How to Use In-Text Citations in MLA Format

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Using in-text citations properly helps you avoid plagiarism. The MLA format focuses on author information, so this information and the page numbers of original sources are referenced in in-text citations.

When to use in-text citations for MLA format

Whether you use indirect or direct quotes, the following information is cited in papers in MLA format.

  • Three or more important words
  • Opinions
  • Data, numbers, percentages or statistics
  • Unusual or controversial information from one source
  • Paraphrased material

The basics of MLA format in-text citations

You can present information in a direct or indirect quotation without the author’s name in the text. Alternatively, you can use a signal phrase to introduce information. A signal phrase introduces the author of the original source. The parenthetical information should appear as near as possible to the referenced information, preferably at the end of a sentence to avoid interrupting the flow of your writing. No comma is used between author name and page number.

  • No signal phrase—include the author(s) name and the page number for printed sources in parentheses.
    “The rate of conversation is 90 percent (author name page #).
  • Signal phrase—do not repeat the author(s) name in the parenthetical citation.
    According to [author name], the rate of conversion is 90 percent (page #).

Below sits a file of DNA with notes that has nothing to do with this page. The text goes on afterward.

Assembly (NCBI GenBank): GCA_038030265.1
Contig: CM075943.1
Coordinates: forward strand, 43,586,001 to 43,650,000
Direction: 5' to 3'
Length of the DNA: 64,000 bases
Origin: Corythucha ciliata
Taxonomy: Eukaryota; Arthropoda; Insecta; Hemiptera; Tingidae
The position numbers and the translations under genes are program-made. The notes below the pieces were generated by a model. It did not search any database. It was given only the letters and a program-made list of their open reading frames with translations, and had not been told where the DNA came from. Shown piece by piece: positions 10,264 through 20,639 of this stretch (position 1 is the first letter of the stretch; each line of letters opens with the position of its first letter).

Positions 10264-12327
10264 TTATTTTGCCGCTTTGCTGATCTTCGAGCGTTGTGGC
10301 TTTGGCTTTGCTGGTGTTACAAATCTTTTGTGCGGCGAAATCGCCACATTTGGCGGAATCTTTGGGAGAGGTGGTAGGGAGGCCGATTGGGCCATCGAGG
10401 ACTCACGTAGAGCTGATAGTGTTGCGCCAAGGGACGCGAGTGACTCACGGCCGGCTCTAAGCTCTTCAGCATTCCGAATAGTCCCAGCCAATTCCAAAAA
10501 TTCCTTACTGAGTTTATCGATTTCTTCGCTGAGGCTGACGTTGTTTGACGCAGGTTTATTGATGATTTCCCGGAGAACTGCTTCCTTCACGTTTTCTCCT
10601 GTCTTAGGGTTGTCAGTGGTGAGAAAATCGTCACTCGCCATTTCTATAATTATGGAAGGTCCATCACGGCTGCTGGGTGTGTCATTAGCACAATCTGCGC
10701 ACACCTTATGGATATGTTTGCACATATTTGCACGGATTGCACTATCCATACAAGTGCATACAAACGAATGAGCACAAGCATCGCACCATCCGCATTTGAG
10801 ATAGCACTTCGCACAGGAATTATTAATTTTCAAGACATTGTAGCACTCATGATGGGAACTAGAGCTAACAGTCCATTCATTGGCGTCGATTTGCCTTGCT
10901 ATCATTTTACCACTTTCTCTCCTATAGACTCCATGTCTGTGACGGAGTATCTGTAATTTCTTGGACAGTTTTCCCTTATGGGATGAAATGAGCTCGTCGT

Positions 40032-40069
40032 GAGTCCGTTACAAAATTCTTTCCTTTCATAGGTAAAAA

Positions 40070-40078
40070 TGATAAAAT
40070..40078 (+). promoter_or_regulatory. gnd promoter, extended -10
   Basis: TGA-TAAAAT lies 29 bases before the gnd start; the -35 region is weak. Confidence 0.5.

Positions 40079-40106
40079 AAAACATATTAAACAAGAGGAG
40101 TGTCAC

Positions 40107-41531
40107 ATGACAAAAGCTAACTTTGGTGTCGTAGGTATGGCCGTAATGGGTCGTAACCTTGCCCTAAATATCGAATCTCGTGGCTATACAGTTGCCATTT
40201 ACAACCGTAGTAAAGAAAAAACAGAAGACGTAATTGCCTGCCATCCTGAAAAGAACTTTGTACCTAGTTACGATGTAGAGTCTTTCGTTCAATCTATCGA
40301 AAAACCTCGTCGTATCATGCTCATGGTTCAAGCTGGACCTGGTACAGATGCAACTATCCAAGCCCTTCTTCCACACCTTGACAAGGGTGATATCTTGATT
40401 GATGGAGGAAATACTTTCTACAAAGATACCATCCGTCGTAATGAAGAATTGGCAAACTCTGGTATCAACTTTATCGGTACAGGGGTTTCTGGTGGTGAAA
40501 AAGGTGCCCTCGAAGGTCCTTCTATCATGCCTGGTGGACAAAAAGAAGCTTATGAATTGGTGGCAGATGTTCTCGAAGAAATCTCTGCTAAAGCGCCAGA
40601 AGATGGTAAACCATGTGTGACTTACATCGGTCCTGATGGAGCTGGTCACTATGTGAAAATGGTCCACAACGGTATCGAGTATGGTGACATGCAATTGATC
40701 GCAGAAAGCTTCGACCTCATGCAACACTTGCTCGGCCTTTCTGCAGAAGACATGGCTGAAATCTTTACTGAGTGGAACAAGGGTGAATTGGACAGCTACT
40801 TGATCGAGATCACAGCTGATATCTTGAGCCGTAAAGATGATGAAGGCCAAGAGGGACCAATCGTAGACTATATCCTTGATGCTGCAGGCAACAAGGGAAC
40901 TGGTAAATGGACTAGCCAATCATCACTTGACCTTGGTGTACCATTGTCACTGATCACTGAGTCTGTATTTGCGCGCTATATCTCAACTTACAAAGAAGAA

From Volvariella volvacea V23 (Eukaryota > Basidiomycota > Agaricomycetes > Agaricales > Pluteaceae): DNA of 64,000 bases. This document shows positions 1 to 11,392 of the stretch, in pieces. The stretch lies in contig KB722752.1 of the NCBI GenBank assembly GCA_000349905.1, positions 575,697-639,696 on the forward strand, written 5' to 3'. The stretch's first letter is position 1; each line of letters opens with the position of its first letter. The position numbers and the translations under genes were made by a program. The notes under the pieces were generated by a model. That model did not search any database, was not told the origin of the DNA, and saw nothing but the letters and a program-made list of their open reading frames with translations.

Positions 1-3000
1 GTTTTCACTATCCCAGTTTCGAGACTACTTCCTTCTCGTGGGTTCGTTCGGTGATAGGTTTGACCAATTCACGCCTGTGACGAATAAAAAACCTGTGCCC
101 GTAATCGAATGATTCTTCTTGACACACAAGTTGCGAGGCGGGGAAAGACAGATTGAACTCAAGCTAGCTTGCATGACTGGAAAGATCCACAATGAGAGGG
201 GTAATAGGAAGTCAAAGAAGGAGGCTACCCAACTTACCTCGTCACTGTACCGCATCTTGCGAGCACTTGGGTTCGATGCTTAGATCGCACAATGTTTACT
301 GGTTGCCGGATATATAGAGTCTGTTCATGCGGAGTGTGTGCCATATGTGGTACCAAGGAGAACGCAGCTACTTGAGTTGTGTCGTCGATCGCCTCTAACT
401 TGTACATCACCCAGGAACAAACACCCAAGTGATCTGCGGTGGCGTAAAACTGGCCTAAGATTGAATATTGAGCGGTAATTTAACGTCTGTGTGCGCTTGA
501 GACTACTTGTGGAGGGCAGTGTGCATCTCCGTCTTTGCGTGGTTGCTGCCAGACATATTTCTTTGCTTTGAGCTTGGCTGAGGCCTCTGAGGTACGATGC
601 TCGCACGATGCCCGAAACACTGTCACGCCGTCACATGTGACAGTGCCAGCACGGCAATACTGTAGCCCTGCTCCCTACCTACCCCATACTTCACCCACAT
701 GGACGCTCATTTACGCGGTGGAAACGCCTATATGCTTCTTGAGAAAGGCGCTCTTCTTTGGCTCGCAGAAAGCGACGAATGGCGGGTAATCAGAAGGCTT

Other rules for in-text citations: print sources

When citing print sources, situations where multiple authors have the same name or multiple authors wrote one source may occur. The rules below dictate how to use a citation in these instances and others.

  • Two authors, same last name—use the first initial of their first name or their full first names.
  • Three or fewer authors—use all three author names.
  • More than three authors—use either the first author’s last name followed by “et el” or all the authors’ last names. Consult the sources bibliographic information for which to use.
  • One author, multiple sources—include a shortened title in the citation. For book titles, use italics; for article titles, use quotations.
  • Single volume, multi-volume work (citing more than one volume)—include the volume number in the in-text citation. Follow the volume with a colon, space and page number(s).
  • Indirect sources—use “qtd. in” in the parenthetical information.
  • Multiple sources, one citation—use a semicolon between sources.

Rules for in-text citations: electronic/internet sources

Because information provided on a website or in an electronic source is often without page numbers or listed authors, there are slightly different rules. Below are the most common.

  • If author information unavailable, use information that starts the entry in your Works Cited.
  • Do not include page or paragraph numbers based on print previews from your browser.
  • Do not use full URLs as signal phrases. For example, use Write.com, not http://write.com.

Common knowledge, well-known quotes or familiar proverbs do not require citation. Using common sense and a careful examination of your audience should help you determine when to cite information in the MLA format.